Bankruptcy Basics Bankruptcy can be a complex process, and the average person probably isn't equipped to go through it alone. Chapter 7 Bankruptcy Chapter 7 bankruptcy, also known as "straight bankruptcy," is what most people probably think of when they're considering filing for bankruptcy.
Chapter 13 Bankruptcy Chapter 13 bankruptcy works slightly differently, allowing you to keep your property in exchange for partially or completely repaying your debt. Bankruptcy Terms to Know Throughout bankruptcy proceedings, you'll likely come across some legal terms particular to bankruptcy proceedings that you'll need to know. Here are some of the most common and important ones: Bankruptcy trustee : This is the person or corporation, appointed by the bankruptcy court, to act on behalf of the creditors.
He or she reviews the debtor's petition, liquidates property under Chapter 7 filings, and distributes the proceeds to creditors. In Chapter 13 filings, the trustee also oversees the debtor's repayment plan, receives payments from the debtor and disburses the money to creditors. Credit counseling: Before you'll be allowed to file for bankruptcy, you'll need to meet either individually or in a group with a nonprofit budget and credit counseling agency.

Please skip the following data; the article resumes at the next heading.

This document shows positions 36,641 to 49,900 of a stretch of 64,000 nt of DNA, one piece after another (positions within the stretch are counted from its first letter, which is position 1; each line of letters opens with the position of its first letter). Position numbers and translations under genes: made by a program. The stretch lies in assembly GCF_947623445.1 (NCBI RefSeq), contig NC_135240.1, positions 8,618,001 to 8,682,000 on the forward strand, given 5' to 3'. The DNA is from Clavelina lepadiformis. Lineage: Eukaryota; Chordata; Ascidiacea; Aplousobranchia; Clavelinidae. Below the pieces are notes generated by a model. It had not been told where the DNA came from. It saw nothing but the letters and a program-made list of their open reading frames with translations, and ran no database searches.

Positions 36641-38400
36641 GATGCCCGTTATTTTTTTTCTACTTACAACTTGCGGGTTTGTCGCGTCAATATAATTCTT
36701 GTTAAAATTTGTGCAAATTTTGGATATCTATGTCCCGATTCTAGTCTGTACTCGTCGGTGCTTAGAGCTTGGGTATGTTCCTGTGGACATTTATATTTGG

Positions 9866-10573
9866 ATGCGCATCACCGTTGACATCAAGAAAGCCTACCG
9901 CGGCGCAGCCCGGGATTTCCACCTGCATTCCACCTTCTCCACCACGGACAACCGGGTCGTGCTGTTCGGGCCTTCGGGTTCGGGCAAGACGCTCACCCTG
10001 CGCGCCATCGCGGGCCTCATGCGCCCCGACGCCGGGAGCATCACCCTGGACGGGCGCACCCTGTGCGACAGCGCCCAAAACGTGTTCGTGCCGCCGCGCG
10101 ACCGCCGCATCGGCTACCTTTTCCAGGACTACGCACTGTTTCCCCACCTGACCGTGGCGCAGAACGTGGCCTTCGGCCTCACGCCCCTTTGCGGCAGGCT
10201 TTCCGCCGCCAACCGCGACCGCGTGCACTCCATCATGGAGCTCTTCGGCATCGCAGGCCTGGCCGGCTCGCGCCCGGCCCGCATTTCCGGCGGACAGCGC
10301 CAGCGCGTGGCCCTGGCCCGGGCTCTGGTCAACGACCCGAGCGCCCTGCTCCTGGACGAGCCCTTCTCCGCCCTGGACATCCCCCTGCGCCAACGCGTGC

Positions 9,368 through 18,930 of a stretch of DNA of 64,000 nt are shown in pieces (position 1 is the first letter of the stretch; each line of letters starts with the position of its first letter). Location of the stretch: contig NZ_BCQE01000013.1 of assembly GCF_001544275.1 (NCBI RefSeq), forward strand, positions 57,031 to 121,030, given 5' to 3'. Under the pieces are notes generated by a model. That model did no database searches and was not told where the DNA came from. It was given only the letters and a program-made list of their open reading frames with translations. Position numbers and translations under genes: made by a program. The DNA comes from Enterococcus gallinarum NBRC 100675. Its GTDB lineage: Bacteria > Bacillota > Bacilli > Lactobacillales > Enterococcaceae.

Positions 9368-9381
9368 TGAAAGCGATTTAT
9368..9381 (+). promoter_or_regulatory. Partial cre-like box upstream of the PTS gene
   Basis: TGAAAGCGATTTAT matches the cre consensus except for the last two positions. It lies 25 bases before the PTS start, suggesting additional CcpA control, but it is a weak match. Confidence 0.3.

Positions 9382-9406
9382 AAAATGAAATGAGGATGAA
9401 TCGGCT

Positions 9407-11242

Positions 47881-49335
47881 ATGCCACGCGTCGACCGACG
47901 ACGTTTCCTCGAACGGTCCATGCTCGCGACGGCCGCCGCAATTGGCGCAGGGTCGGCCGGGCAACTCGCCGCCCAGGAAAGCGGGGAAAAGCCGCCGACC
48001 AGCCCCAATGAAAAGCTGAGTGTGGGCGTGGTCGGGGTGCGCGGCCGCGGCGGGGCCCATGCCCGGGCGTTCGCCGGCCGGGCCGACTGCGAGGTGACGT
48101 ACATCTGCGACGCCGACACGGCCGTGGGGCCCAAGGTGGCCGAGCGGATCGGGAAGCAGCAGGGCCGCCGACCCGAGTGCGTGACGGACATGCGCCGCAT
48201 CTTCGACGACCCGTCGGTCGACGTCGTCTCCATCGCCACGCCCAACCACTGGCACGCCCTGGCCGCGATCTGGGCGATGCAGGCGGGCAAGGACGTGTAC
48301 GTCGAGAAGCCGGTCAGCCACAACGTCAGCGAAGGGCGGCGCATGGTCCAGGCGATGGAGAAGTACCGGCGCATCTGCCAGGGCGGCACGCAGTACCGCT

Once you've filed, you'll also be required to complete a course in personal financial management before the bankruptcy can be discharged. Under certain circumstances, both requirements could be waived. Discharged bankruptcy : When bankruptcy proceedings are complete, the bankruptcy is considered "discharged. Under Chapter 13, it occurs when you've completed your repayment plan. Exempt property: Although both types of bankruptcy may require you to sell assets to help repay creditors, some types of property may be exempt from sale.
State law determines what a debtor may be allowed to keep, but generally items like work tools, a personal vehicle or equity in a primary residence may be exempted. Lien: A legal action that allows a creditor to take, hold and sell a debtor's real estate for security or repayment of a debt. Liquidation: The sale of a debtor's non-exempt property.